This is an ASP.NET MVC Application which makes calls to the Web Service asynchronously and place the smiley only after the result is obtained.

Calling the Text Analytics Service

  1. Declare the Service Base URI and Account Key
    1. string ServiceBaseUri = "https://api.datamarket.azure.com/";  
    2. string accountKey = "xxxxxx";  
  2. Connect to the Service and pass connection details
    1. using(var httpClient = new HttpClient()) {  
    2.         string inputTextEncoded = HttpUtility.UrlEncode(inputText);  
    3.         httpClient.BaseAddress = new Uri(ServiceBaseUri);  
    4.         string creds = "AccountKey:" + accountKey;  
    5.         string authorizationHeader = "Basic " + Convert.ToBase64String(Encoding.ASCII.GetBytes(creds));  
    7.         httpClient.DefaultRequestHeaders.Add("Authorization", authorizationHeader);  
    8.         httpClient.DefaultRequestHeaders.Accept.Add(new MediaTypeWithQualityHeaderValue("application/json"));  
  3. Get the sentiment score.
    1. string sentimentRequest = "data.ashx/amla/text-analytics/v1/GetSentiment?Text=" + inputTextEncoded;  
    2. System.Threading.Tasks.Task < HttpResponseMessage > responseTask = httpClient.GetAsync(sentimentRequest);  
    3. responseTask.Wait();  
    4. HttpResponseMessage response = responseTask.Result;  
    5. Task < string > contentTask = response.Content.ReadAsStringAsync();  
    6. string content = contentTask.Result;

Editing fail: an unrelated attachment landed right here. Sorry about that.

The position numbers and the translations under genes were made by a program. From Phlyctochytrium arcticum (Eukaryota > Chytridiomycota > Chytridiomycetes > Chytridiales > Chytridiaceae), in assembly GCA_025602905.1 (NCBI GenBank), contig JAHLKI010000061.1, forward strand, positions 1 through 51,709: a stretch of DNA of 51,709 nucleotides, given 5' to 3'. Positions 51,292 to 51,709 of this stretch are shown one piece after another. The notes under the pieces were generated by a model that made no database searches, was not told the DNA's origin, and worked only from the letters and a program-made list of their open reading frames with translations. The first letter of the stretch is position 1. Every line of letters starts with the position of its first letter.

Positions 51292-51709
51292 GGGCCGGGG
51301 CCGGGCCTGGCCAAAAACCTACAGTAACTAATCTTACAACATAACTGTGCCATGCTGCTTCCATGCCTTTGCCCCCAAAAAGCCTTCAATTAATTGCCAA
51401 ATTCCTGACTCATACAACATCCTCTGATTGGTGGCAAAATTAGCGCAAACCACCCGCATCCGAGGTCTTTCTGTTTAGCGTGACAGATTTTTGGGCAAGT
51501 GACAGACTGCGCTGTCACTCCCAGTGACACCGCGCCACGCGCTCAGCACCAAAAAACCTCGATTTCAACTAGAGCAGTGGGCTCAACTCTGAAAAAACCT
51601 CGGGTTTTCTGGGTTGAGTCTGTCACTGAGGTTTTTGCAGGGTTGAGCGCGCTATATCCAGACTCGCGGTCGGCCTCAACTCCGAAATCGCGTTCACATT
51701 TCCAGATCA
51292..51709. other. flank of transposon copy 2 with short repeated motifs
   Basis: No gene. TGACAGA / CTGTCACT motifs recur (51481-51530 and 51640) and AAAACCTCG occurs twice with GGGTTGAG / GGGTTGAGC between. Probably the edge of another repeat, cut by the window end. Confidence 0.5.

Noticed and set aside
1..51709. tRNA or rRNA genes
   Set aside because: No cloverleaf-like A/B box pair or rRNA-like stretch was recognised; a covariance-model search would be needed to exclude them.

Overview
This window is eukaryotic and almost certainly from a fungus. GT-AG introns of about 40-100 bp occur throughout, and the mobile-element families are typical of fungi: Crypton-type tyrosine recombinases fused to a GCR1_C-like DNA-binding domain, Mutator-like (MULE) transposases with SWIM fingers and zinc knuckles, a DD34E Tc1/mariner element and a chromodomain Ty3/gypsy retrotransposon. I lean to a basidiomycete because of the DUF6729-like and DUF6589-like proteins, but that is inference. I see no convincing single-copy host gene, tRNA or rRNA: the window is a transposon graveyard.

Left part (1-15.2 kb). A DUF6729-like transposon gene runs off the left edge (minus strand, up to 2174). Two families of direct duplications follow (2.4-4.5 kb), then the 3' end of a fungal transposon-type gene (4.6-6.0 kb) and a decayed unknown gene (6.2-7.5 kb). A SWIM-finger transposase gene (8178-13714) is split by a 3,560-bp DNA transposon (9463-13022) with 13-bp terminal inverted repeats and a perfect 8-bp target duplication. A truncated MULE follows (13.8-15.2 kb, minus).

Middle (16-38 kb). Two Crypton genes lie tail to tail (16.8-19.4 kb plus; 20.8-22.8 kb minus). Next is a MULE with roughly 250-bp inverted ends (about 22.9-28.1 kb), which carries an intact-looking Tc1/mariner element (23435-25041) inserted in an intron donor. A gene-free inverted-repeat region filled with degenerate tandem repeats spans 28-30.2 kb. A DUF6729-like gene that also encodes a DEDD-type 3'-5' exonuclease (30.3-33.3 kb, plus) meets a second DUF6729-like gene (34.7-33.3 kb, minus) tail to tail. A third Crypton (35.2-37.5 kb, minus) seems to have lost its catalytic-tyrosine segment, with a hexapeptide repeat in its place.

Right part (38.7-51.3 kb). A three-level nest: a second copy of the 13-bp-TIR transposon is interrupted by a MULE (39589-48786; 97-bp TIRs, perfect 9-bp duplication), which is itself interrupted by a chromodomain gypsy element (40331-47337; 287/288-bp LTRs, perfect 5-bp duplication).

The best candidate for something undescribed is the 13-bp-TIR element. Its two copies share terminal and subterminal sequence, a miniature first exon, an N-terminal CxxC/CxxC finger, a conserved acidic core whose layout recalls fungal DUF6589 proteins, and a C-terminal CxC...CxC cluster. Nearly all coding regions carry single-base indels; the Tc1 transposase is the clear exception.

7. if (!response.IsSuccessStatusCode) {  
    8.     return -1;  
    9. }  
    11. SentimentResult sentimentResult JsonConvert.DeserializeObject < SentimentResult > (content)  

The UI

The UI is mainly in 2 parts; a form to capture and a div to display the result.

  1. The form
    1. <div class=" col-sm-4" <form class="form-horizontal">  
    2.     <div class="form-group">  
    3.         <div class="col-sm-10">  
    4.             <input type="text" id="name" placeholder="name" class="form-control" /> </br>  
    5.         </div>  
    6.     </div>  
    7.     <div class="form-group">  
    8.         <div class="col-sm-10">  
    9.             <textarea class="form-control" id="msg" placeholder="Message" rows="3"></textarea>  
    10.         </div>  
    11.     </div>  
    12.     <div class="form-group">  
    13.         <div class="col-sm-10">  
    14.             <br />  
    15.             <input type="button" id="send" value="send" class="btn btn-primary btn-lg" />  
    16.         </div>  
    17.     </div>  
    18.     </form>  
    19. </div>  
  2. The div to display the result.
    1. <div id="message" class=" col-sm-8 container" style=" height: 50%; max-height:300px; overflow: scroll;">  
    2. </div>  

The JavaScript